Saturday, September 6, 2008

All Work and No Play, Makes Victor a Dull Boy. All Work and No Play Makes Victor a Dull Boy...

Victor Newman proves once again what an emotional infant he is, indulging in one big temper tantrum lasting weeks, and spanning an entire continent. When Nikki finds him in a dilapidated shack on a Mexican beach in a pile of his own filth (with surprisingly practical footwear), he turns on Nikki, channeling his best Jack Nicholson in The Shining, and decimates her fragile eggshell ego with, "our love is a sick love: a love that must die", leaving her grief-stricken (and extremely hungover) in a collapsed heap on the beach. He proceeds to storm off swearing that he will never again return to Genoa City. This proclamation is short lived, however, since hours later, he ends up back in said city replacing his Jack Nicholson- inspired performance with a Marlon Brandon-inspired performance a la Godfather (minus the cotton balls in his cheeks). Holed up in his study with Michael Baldwin as his "adviser"(think Robert Duvall as Vito Corleone's attorney), he instructs Michael as to whom he will see and when, all the while displaying minimal emotional affect with maximum destructive results. Hence, he fires his son, Adam, and banishes him from the Ranch. Likewise, he coldly asks Victoria and Nick to "leave him alone", and fires his entire staff without any kind of severance package or holiday pay. His perennial puerile actions make us question our "love" for him and for the show in general: perhaps this too is a "sick love" , one that must die?

Get thee to a boarding school.
A theme we have explored ad nauseum, is that of child neglect (or rather, child forget), a syndrome that runs rampant among Genoa City's Finest (GCF). As demonstrated this week, this neglect is not relegated solely to the wealthy, whose lives are too full of scheming, cheating, and dining on mediocre food at the Athletic Club to care for one's child; Esther, the lowly maid, is just as guilty as the rest. Her psychopathic daughter, Chloe/Kate is one f'ed up cookie as years of child neglect is oft to do. Boarding school from the ripe young age of 5 (thanks to Mrs. C) in a country that your mother can't locate on the map (Switzerland), is a recipe for disaster indeed. It serves Esther right that her own child is now ordering her to wait on her hand and foot, which Esther does willingly. We reckon this is what happens when your brain is the size of a walnut. And, oh yeah, the father of your child is a plumber named "Tiny".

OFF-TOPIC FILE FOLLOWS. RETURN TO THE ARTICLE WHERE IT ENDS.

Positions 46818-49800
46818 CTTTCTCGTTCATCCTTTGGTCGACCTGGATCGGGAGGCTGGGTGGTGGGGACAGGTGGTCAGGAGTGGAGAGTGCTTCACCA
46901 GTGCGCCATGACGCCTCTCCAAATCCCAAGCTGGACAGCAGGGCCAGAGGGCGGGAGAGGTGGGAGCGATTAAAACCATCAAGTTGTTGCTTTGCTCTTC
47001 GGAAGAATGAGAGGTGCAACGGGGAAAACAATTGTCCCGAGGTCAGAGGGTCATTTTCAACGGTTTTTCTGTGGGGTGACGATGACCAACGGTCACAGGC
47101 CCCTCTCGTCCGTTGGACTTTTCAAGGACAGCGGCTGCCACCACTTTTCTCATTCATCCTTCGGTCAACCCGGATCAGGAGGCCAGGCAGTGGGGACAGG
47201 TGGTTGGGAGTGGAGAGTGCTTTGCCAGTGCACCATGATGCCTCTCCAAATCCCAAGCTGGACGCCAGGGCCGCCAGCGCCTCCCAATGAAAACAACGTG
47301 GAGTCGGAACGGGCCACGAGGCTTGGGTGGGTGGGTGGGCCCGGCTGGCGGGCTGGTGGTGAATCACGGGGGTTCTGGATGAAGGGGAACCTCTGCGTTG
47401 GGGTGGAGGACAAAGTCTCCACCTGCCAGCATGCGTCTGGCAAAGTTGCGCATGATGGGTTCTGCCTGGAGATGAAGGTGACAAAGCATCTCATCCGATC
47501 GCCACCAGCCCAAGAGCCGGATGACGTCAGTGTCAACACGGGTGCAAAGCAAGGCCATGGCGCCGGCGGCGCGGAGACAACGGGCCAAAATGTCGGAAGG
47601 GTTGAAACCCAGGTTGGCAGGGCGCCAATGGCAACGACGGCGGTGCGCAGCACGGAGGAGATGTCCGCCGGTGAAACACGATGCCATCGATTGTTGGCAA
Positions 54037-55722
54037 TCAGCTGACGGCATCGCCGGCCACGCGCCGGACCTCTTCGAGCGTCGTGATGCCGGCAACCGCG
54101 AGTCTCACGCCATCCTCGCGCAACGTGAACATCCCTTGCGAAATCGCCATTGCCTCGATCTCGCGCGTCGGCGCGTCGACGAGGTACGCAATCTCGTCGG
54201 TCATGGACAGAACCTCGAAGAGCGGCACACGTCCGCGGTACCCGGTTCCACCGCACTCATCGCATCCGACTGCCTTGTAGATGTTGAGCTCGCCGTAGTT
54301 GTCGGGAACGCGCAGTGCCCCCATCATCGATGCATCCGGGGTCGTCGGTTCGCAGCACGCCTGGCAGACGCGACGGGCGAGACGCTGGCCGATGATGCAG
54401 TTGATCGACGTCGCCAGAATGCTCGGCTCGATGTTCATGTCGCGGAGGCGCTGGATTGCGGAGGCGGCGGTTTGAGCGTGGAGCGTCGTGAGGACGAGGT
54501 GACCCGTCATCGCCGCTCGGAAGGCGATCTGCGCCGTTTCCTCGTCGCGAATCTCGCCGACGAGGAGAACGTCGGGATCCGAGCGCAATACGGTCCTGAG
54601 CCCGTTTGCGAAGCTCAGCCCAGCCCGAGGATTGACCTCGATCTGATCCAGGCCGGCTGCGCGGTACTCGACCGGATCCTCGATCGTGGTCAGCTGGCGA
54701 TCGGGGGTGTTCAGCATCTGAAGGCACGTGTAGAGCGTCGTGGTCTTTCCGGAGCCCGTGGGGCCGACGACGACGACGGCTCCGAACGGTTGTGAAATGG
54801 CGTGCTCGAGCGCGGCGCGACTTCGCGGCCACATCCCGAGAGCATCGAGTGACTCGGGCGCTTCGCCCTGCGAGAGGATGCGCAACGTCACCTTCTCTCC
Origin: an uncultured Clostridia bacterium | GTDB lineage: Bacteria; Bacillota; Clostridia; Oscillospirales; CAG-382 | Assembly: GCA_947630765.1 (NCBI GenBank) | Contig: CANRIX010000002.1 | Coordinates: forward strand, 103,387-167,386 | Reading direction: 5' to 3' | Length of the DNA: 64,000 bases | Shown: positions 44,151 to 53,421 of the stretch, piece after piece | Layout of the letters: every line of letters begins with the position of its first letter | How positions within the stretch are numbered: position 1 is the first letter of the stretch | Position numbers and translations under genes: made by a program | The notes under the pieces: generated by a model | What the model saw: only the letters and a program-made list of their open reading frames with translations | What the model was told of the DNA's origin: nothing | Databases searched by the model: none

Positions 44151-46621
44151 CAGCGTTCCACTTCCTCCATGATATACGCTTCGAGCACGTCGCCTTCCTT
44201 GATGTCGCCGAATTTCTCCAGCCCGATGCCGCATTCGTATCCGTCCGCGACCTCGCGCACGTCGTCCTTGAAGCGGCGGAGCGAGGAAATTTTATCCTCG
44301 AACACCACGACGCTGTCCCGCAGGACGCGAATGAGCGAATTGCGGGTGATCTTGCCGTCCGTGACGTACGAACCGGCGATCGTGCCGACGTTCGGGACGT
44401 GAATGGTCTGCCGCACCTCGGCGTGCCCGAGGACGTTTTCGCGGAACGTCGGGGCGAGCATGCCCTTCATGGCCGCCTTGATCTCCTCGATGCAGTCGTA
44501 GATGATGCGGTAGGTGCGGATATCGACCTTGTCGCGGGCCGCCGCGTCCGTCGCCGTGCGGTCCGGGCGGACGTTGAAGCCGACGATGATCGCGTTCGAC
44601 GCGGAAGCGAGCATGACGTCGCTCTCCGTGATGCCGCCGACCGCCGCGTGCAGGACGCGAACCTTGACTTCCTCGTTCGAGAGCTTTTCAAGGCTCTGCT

Dude looks like a lady. For real.
When Sharon agrees to allow Noah to go to public school (shirking his duties as a trustafarian), he excitedly refers to her as "dude". Not surprisingly, his mother was none too thrilled about this designation and urged him not to refer to her as a dude again (or was it "dud"?) . In our view Noah's sobriquet for his mother is not too far fetched given that Sharon is looking more and more like a dude with each passing day thanks to a "high-class" mullet that just won't go away. You know, a mullet: short in the front, long in the back. And thus, dude from the front, broad from the back.

New Drinking Game.
As drinking seems to be the only way for one to get through a full episode of Y&R these days, we have been thoughtfully compiling a list of of suggestions for drinking games. Past suggestions have had the participant take a drink every time:
1. Phyllis punctuates a sentence with, "definitely, yeah, definitely..."
2. Someone dramatically slams shut their flip phone (thankfully the unflippable Blackberry phone is making it's way onto the show)
3. A comatose Victoria's monitor would go off signaling imminent death.
4. etc....

And now for this week's addition. Take a drink every time:
Someone proclaims (for either Jabot or Newman): "I'm the new CEO".

Questions of the week.
1. How do the local Mexicans feel when Nikki refers to where they live as "some godforsaken strip of beach"? We think it none too wise for a rich, solo, drunk gringa to be mouthing off as such.
2. Who in their right mind would let their young daughter go alone to serve food to some hot-tempered, disheveled, on-the-run gringo living in a run-down shack on the beach, as was the case of the young girl who would bring Victor scraps of food?
3. Is Adam so socially challenged that he can't comprehend how Neil could take being fired by him personally?
4. Is Jack's obsession with Victor bordering on homoerotic?

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